Monasticism is at the heart of the Orthodox Church. It is the most radical expression of faith, in which a person leaves the world and “normal life,” in order to live in community, in poverty and self-denial, for the sake of Christ. It takes a certain maturity for a church, as Bp. Pankratiy of Valaam said, for it to produce monasticism. This is perhaps why it took 100 years of the existence of Orthodoxy in American culture to start to bring forth monasteries.
A focus on cultural expressions of monasticism may stress external forms, which can vary, making them seem more important than the real substance of the life, and a kind of external formalism takes the place of spiritual process. This is a great temptation for those who are “traditionalists,” as there is a tendency to get caught up in the externals.
There is a place for obedience to form, however, what is most important is the inner work of monastic life, the life of repentance; of being “transformed in the renewal of mind” that may, or may not, be visible to any but a monk's spiritual father.
What is essential to monasticism is its unique culture, which distinct from the overall ecclesiastical culture shared by the Orthodox Churches, while remaining a vital part of it and yet independent of any particular ethnic cultural expressions.
Unique monastic cultures include Athonite, Greek, Russian, Romanian, and Serbian, as well as others, which all nevertheless maintain underlying forms, values, and ways of life that are uniquely, recognizably monastic.
The true monk is not just outwardly a monk, but rather, inwardly.
In the late 19th Century, St. Ignatiy Brianchaninov wrote that all monastic life must be absolutely based in Scriptures, and any that is not is going astray.
We need to consider what that means.
Monastic culture is nothing other than life according to the Gospel, both for each monk and for each community. Its goal is the purification, enlightenment and deification of the monks through a life of repentance, and the building of communities that incarnate the Gospel. There is always a corporate side of things, as well as individual. This is because monastic life has as a goal to bring out and foster authentic personhood in each of its members, which can only be done in community. The gifts of each one need to be discerned, and applied to the life of the community, so that each person reaches his potential and thus, is fulfilled; and so that the community receives the gifts intended by God for its upbuilding, given to each.
Essential to this is the role of the spiritual father, the elder, to whom the monks are in a relationship as disciples, as spiritual sons. Not only does this emulate the relationship of Christ and the apostles; it is the way the Lord has given his followers to live.
In establishing monasticism in America, I believe what is most important is to look at the essential principles of monastic life, rather than try to duplicate culturally specific forms. This principle and a shared understanding of how monastic life is to be lived that are the core of monastic culture, whatever the particular cultural expression.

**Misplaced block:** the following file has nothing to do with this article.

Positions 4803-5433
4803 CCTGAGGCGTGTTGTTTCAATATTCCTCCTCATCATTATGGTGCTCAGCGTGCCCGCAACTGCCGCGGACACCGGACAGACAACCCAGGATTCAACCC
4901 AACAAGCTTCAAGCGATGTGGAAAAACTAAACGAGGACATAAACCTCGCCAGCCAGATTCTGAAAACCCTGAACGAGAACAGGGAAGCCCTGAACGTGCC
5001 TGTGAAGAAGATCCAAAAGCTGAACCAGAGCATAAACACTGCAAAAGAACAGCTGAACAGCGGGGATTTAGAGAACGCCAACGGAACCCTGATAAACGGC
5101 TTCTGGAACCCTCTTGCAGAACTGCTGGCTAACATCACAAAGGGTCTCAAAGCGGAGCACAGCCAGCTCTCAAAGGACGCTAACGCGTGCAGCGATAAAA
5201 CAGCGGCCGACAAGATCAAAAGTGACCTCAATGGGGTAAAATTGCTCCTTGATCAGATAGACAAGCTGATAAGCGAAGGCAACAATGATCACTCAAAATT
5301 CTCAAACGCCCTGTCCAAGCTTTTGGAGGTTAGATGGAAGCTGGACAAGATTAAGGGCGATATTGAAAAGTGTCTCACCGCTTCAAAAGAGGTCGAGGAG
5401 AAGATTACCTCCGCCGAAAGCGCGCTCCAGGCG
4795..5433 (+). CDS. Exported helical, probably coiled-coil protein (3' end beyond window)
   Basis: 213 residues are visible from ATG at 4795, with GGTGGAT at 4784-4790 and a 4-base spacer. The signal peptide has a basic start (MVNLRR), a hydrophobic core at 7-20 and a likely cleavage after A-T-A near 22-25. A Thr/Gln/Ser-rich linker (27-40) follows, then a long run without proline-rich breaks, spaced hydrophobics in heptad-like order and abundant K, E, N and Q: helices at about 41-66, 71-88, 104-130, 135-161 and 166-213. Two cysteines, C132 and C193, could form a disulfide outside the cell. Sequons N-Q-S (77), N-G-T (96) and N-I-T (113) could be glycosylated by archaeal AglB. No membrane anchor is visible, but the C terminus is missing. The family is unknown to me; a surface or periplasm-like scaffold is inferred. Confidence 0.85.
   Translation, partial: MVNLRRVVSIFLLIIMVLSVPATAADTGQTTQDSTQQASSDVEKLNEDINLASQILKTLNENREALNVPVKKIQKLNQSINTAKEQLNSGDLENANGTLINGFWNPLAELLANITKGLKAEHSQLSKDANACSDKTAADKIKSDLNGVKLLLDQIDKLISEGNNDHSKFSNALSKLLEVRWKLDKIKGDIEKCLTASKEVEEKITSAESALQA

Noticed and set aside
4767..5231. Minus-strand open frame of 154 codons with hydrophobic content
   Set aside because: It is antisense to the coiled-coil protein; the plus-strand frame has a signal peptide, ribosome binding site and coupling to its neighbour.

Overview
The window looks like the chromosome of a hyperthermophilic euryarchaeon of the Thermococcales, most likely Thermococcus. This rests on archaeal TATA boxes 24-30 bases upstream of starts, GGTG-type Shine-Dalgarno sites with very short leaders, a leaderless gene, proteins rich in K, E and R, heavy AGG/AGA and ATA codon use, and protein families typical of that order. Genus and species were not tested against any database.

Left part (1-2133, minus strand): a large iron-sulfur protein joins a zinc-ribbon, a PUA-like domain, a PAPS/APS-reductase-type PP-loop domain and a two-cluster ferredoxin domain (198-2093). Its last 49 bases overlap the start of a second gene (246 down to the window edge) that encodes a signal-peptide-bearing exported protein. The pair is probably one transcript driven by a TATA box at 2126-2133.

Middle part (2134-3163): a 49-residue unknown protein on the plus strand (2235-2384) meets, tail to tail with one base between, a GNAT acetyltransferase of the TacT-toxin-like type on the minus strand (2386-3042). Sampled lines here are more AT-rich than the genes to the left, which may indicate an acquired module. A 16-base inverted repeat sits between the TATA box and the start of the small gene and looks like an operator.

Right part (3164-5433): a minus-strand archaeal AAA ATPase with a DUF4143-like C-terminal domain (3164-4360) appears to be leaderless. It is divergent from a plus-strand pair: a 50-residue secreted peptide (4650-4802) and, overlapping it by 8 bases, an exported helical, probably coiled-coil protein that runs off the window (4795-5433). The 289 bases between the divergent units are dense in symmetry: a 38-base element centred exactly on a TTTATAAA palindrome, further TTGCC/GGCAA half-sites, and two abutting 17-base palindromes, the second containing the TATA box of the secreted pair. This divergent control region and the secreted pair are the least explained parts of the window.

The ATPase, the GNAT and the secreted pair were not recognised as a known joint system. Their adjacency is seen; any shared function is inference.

The first principle of monasticism is a life of repentance, the transformation of the mind and heart. This involves not only a turning away from sin, but also a renewal of the spiritual faculty within a person. It involves grief for sin, and purification of the soul from the effects of sin; but more than that, it is about an opening up and maturing of the spiritual consciousness in illumination. Repentance is thus the process of deification, the gradual ascent of the person to union with God. However, it is also the process of renunciation and detachment, a gradual ascent to freedom from attachment to sins, then to things and relationships, then to one’s own ego.
Repentance is at once turning away from and renouncing all things that hold us back from following Christ, a reordering of one’s entire life and system of values, and ultimately, of one’s consciousness itself. Yet, it is also the work of detachment, letting go of these things by which one has defined himself and his life, and refocusing solely on God.
Monasticism is about inner work.
While all Orthodox Christians are called to a life of prayer and fasting, according to the rules of the Church, the purpose of fasting is that it is a discipline to bring oneself under control. Thus fasting is not only the abstention from various foods. It is, on a much broader level, the fasting from all things which lead us into temptations and passionate behavior. At the heart of such discipline is inner watchfulness and vigilance, so that passionate thoughts do not gain control of our awareness, and lead us into sinful thoughts, obsessions, and actions. At the core of this is the battle with thoughts, afflictive emotions, which lead us into sin. This is the essence of inner work. Prayer and fasting, the discipline of keeping one’s awareness (nous) focused on God, and the practice of self-denial, support this inner work.
To paraphrase St. Maximos the Confessor: the true monk is not the one who appears to be a monk outwardly, but one who guards his thoughts.